SPIE Membership Get updates from SPIE Newsroom
  • Newsroom Home
  • Astronomy
  • Biomedical Optics & Medical Imaging
  • Defense & Security
  • Electronic Imaging & Signal Processing
  • Illumination & Displays
  • Lasers & Sources
  • Micro/Nano Lithography
  • Nanotechnology
  • Optical Design & Engineering
  • Optoelectronics & Communications
  • Remote Sensing
  • Sensing & Measurement
  • Solar & Alternative Energy
  • Sign up for Newsroom E-Alerts
SPIE Photonics West 2018 | Call for Papers




Print PageEmail Page

Sensing & Measurement

Specialized testing instrument for photochemical aging


Atlas is pleased to announce that the SEPAP 12/24, a medium pressure mercury arc testing instrument, is now available worldwide.

This affordable, accelerated photoaging device examines photodegradation mechanisms of polymeric formulations in laboratory conditions.

Designed as an analytical tool to understand the degradation mechanisms of naturally aging polymers at the molecular level, the SEPAP 12/24 unit replicates the chemical changes in accelerated, controlled lab conditions that are achieved through long-term, natural weathering conditions, from which similar changes in macroscopic properties (mechanical, aesthetical, etc.) can be expected. Use of the SEPAP 12/24 unit is largely accepted by standards committees and by industrial companies in fields where long-term quality control is highly stringent such as:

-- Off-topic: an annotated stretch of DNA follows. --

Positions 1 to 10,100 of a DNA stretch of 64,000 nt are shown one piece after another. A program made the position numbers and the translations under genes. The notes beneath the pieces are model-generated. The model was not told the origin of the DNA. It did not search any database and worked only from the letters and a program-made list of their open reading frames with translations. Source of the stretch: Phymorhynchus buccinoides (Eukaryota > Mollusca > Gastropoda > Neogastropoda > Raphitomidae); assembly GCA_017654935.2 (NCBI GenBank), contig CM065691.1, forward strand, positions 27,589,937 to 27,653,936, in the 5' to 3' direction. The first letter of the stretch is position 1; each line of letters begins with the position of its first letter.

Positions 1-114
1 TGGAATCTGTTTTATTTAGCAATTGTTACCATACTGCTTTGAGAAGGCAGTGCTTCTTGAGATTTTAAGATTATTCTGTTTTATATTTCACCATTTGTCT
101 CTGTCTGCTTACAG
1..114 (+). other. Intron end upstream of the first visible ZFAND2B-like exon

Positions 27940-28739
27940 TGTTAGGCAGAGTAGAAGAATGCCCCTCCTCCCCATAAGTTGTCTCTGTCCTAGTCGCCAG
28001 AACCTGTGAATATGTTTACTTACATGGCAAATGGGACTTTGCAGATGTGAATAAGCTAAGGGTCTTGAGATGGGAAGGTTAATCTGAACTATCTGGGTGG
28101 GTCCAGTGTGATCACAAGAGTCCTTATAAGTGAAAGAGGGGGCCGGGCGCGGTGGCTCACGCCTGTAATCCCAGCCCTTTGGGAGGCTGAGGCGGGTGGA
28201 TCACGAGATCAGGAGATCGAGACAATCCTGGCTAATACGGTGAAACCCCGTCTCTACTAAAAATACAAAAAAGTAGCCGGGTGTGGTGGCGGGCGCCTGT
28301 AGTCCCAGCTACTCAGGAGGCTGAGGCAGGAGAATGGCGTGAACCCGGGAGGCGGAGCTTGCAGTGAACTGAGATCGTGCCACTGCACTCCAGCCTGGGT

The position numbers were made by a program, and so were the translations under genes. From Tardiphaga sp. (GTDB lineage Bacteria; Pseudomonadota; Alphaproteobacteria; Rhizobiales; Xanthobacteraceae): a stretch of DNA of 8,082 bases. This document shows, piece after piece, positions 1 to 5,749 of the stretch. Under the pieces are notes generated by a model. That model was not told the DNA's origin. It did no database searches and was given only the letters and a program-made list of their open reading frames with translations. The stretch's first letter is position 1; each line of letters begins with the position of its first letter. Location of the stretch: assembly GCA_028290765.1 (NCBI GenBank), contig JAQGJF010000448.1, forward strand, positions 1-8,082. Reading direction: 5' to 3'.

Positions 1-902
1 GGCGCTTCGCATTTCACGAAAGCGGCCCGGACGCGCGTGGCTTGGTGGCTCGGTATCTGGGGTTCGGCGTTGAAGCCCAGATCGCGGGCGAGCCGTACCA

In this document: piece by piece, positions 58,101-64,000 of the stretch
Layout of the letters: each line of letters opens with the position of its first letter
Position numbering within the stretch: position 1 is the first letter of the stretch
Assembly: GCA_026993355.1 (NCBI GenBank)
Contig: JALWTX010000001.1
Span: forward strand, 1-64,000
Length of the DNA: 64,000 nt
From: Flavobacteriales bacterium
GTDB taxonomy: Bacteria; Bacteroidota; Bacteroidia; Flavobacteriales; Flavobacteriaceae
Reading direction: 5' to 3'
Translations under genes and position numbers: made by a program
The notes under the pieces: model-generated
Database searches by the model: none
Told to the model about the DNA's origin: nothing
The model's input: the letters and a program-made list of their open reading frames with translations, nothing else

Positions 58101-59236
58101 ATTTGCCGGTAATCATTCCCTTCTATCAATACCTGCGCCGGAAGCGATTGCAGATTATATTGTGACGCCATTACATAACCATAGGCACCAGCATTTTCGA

• Automotive
  • Sport equipment
  • Plasticulture equipment
  • Electrical
  • Building
  • Industrial Packaging

SEPAP 12/24's design relies on fundamental concepts of macromolecular photochemistry. The units are built as parallelepiped chambers with four medium pressure mercury arc lamps in borosilicate envelops that emit discrete radiation at 290, 313, 365, 405, 436, 547, and 579 nm. The light source is not used to simulate daylight, but to induce the same photochemical processes as daylight. Samples are homogeneously exposed on a rotating support in the center of the chamber. The surface temperature of the samples is accurately controlled and maintained between 50 and 80°C ±1°C through a thermocouple placed behind a reference film with same color and chemical composition as the exposed samples.